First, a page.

Not sure what program is right for you? Click Here

© 2011. All Rights Reserved.

Study Abroad in

Back to Program Back to Blog Home

« Cultural Immersion, Health, and Safety: CIEE Tokyo's Onsite Orientation | Main | A day in Hiroshima »


Daniel Carr - CIEE Sophia University Spring 2017 Orientation

It's good to be back in Tokyo!  Every time I come to Japan, I arrive bursting at the seams with excitement that stems from my desire to discover new facets of Japanese society and culture with every stay I have in this wonderful country.
The end of March 2017 marked the beginning of my third visit to Japan, and spending four months as a CIEE student makes this trip the longest one yet!  Now I have plenty of time to not only to visit specific points of interest, but to get a real sense of what it is like for the millions of people that live in the largest city in the world.
The first two and a half weeks of my CIEE study abroad experience consisted of a very thorough orientation at Sophia University, which is where I will be taking classes!  The orientation not only educated first time visitors to Japan on what the local customs are, but was also a means to ensure that every CIEE student fully understood and was comfortable with Sophia's procedures for course registration, exams, etc.  Questions were plentiful as well and the CIEE staff were very helpful in that regard.
CIEE Orientation at Sophia
Outside of orientation, I found myself with a new host family and multiple days off from orientation to do whatever I pleased!  My host family is hardly new to hosting study abroad students, but they've still made my visit feel very special.  I spent my free days reliving experiences from my last stay in Tokyo that was almost a year ago, which involved going to Akihabara many times to get lost in the maze of anime/manga/game stores, eating amazingly cheap and delicious ramen and soba noodles, and visits to the national museums in Ueno.
Visiting Akihabara
However, the brand new experience for me was witnessing the blooming of the cherry blossoms in Tokyo's numerous parks.  Now I've watched some "slice of life" anime, and consumed Japanese media for years, and cherry blossoms were always a big deal in these fictional stories, and the fictional characters always had a strange infatuation with the season when cherry blossoms make their big break.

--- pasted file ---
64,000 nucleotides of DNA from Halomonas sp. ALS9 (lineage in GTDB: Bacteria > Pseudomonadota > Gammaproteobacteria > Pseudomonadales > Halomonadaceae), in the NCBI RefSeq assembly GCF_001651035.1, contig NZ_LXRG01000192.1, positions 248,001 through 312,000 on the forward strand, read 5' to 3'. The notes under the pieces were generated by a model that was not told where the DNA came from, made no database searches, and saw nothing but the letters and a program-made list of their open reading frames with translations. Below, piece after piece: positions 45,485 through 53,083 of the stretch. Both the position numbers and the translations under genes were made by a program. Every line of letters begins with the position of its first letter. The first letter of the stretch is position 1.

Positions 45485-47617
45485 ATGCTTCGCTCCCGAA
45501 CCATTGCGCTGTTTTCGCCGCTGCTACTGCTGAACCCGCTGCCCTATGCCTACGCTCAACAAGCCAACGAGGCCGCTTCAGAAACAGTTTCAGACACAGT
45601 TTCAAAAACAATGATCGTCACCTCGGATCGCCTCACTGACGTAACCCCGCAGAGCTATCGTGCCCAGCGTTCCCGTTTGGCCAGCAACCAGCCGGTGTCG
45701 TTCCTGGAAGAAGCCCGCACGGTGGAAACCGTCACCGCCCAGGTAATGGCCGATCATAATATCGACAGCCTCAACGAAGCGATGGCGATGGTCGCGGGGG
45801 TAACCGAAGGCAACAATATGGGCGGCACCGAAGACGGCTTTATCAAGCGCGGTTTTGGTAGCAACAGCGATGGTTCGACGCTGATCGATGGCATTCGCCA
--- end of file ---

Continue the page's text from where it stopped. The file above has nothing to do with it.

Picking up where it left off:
Cherry Blossoms
Only now do I understand Japan's craze over cherry blossoms.  It is a popular activity to go view the cherry blossom trees with friends and family.  Not only are the cherry blossoms themselves more spectacular in person than I ever imagined, but the season and the tradition of "cherry blossom viewing" is a great excuse for the locals to let loose and have fun together.  I feel so incredibly lucky to be a part of that special time, as fleeting as it was.
Cherry Blossoms at Sophia
As of writing this post (April 12), my classes at Sophia have officially begun.  I'm excited to see what the curriculum at this school has in store, along with the activities that CIEE has planned out for us study abroad students (the future trip to the Ghibli museum definitely piqued my interest).  
Daniel in Japan
I look forward to sharing my upcoming adventures with you!


Feed You can follow this conversation by subscribing to the comment feed for this post.

I’m a Swedish student who went to the UK on an Erasmus scholarship at some stage in my undergraduate degree. I spent 365 days in London taking lessons in economics, management and European studies at college London.

The deadlines at your current or future university may vary from these suggestions, so always be sure to check academic calendars on campus or online. If you are not sure of a deadline, ask your assigned counsellor or the department of the campus counselling centre.

Verify your Comment

Previewing your Comment

This is only a preview. Your comment has not yet been posted.

Your comment could not be posted. Error type:
Your comment has been posted. Post another comment

The letters and numbers you entered did not match the image. Please try again.

As a final step before posting your comment, enter the letters and numbers you see in the image below. This prevents automated programs from posting comments.

Having trouble reading this image? View an alternate.


Post a comment